Creditors Adjustment Bureau v. Imani

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Justia Opinion Summary

Appellant appealed the order denying his motion to vacate the judgment entered against him for $251,200.13 after he failed to pay $30,000 as required pursuant to a stipulation for entry of judgment. Appellant contends the trial court erred because the judgment is an unenforceable penalty and is therefore void.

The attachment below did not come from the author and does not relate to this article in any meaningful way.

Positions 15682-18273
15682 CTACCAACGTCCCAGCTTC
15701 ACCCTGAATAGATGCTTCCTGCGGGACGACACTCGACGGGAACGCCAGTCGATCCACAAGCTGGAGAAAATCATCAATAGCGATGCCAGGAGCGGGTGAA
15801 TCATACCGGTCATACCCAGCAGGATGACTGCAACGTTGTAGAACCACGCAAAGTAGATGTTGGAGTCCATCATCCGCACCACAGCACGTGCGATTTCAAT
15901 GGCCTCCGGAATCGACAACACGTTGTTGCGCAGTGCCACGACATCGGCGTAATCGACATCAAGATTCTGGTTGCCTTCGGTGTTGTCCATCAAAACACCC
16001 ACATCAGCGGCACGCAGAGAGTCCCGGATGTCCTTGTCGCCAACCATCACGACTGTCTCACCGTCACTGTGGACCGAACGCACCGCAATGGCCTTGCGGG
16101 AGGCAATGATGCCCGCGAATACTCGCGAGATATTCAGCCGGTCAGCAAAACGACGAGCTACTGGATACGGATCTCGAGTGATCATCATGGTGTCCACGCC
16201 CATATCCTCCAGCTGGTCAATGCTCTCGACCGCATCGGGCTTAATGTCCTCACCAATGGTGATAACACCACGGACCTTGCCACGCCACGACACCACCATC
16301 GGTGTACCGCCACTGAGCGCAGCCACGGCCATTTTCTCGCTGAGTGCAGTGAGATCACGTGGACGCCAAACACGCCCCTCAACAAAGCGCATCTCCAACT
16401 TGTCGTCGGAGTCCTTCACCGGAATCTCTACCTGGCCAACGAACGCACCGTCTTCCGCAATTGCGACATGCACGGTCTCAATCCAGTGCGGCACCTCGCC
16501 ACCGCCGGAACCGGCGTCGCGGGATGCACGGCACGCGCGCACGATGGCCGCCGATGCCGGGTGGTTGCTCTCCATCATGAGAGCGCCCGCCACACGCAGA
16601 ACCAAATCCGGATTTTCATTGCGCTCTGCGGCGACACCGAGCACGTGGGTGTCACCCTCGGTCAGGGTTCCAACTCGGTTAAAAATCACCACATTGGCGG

The Second Appellate disagreed with Appellant and affirmed the order denying the motion to vacate the $251,200.13 judgment. Here, the $251,200.13 damage provision in the stipulation for entry of judgment is not arbitrarily drawn from thin air. It is the actual and stipulated amount of damages. This is not a penalty or a liquidated damage provision. The court explained it cannot delete the terms of the stipulated judgment calling for monthly payments and it cannot add a provision to the terms of the stipulated judgment allowing a seven-year moratorium on monthly payments. Money has value over time. Appellant has had the use of the money for seven years. Respondent has been deprived of the use of the money for seven years. Respondent’s “more than reasonable” settlement terms should not be used against it to show “liquidated damages” or a “penalty.”